intelligent agent vol. 4 no. 2
free cooperation
introducing insouciant ar collectives: gregory sholette
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Introducing Insouciant Art Collectives, the Latest Product of Enterprise Culture
by Gregory Sholette
Over the years, the rebel has naturally become the central image of this culture of consumption, symbolizing endless, directionless change, an eternal restlessness with "the establishment" -- or, more correctly, with the stuff "the establishment" convinced him to buy last year.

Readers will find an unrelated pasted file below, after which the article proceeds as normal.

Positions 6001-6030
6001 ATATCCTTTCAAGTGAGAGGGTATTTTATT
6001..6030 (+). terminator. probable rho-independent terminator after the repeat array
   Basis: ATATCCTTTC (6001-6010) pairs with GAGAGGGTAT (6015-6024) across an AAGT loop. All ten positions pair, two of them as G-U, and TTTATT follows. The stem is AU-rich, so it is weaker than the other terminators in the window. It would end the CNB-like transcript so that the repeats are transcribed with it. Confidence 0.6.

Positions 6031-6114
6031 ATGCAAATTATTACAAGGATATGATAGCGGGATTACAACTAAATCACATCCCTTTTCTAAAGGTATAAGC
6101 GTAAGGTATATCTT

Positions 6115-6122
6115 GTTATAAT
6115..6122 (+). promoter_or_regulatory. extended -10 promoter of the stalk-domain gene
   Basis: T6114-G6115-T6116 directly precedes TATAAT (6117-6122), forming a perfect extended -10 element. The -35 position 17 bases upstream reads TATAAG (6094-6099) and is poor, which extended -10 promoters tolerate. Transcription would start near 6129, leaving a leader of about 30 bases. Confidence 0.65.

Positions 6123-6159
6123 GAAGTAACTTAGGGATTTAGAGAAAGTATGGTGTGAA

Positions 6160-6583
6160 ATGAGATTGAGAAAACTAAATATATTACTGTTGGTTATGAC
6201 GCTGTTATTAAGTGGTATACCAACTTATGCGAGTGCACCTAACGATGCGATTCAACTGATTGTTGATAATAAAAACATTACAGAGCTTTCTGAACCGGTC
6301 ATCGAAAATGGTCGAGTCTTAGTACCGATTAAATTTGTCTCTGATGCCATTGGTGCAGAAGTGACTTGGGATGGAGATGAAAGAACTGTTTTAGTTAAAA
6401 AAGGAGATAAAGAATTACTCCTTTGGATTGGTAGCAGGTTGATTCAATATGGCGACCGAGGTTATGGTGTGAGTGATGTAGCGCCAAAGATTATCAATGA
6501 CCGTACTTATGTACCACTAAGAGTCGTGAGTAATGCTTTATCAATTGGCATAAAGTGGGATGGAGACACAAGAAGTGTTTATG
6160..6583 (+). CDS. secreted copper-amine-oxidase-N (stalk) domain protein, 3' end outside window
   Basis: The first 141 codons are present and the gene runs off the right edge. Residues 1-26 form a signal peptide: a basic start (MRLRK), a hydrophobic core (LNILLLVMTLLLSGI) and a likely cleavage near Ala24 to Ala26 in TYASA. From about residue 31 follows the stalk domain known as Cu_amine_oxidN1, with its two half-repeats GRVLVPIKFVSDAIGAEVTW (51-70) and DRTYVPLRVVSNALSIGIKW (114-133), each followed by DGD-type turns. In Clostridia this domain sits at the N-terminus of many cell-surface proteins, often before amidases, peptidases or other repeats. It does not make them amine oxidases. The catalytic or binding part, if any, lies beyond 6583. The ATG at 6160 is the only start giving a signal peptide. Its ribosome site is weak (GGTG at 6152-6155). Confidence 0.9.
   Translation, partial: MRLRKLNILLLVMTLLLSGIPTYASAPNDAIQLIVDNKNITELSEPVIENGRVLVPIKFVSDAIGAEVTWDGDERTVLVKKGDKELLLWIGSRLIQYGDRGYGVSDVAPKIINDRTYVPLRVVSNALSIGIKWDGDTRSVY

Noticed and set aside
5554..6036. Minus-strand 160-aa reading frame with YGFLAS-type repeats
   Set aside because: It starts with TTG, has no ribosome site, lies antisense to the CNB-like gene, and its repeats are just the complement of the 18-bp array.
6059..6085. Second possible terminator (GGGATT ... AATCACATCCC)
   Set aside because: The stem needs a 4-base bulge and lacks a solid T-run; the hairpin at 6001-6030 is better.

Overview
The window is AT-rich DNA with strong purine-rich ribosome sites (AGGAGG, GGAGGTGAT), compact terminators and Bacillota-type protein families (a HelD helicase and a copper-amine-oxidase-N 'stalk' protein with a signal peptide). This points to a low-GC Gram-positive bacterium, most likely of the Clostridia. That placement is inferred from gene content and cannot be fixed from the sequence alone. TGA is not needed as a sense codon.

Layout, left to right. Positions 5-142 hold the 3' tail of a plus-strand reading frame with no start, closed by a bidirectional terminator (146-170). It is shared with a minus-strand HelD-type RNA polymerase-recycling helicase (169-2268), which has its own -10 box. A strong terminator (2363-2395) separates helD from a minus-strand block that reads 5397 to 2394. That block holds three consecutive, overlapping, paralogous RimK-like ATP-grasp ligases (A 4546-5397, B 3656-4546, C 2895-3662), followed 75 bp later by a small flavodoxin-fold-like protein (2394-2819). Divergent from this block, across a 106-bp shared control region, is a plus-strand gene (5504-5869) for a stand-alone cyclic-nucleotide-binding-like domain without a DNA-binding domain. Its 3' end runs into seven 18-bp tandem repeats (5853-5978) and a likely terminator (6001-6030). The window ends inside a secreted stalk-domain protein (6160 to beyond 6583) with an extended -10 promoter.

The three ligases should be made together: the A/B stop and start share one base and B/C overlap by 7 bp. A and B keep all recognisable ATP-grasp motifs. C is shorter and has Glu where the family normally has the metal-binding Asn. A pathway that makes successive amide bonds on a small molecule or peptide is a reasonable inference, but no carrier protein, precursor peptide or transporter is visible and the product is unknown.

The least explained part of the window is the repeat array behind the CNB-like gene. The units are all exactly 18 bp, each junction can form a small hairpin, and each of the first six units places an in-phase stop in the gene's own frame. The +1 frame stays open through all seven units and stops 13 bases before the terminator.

For those who crave cultural distraction without the heavy intellectual price tag now comes a pack of new and inscrutable art collectives offering colorful, guilt-free fun. Forcefield, Derraindrop, Paper Rad, Gelatin, The Royal Art Lodge, HobbypopMuseum, their names flicker impishly across the otherwise dull screen of the contemporary art world invoking not so much the plastic arts as the loopy cheer of techno music with its nostalgia for a make-believe 1960s epitomized by psychedelia, free love and day-glo instead of civil rights, feminism and SDS. Yes, artists' groups are hot. Or so chime the harbingers of art world value production as its symbol-producing machinery gears up to meet what is still a speculative demand. One commentator describes the tenor of this new wave of group art making as "fast, cheap, and exuberant." Another uses the term "insouciant," to underscore their untroubled and ultimately apolitical disposition. Indeed, the members of Derraindrop must have been feeling pretty insouciant when in an interview they joked about a plan to "… kill Paul McCartney as a publicity stunt last year, we were going to wear like one of our shirts and just totally like fucking blow his head off and get our picture taken in every newspaper in the world." Ah, the proverbial archetype of artist as sociopath, only amplified in this case by a communal spirit resembling the Manson Cult more than the Zapatistas and substituting an aged rock idol for the role of Sharon Tate.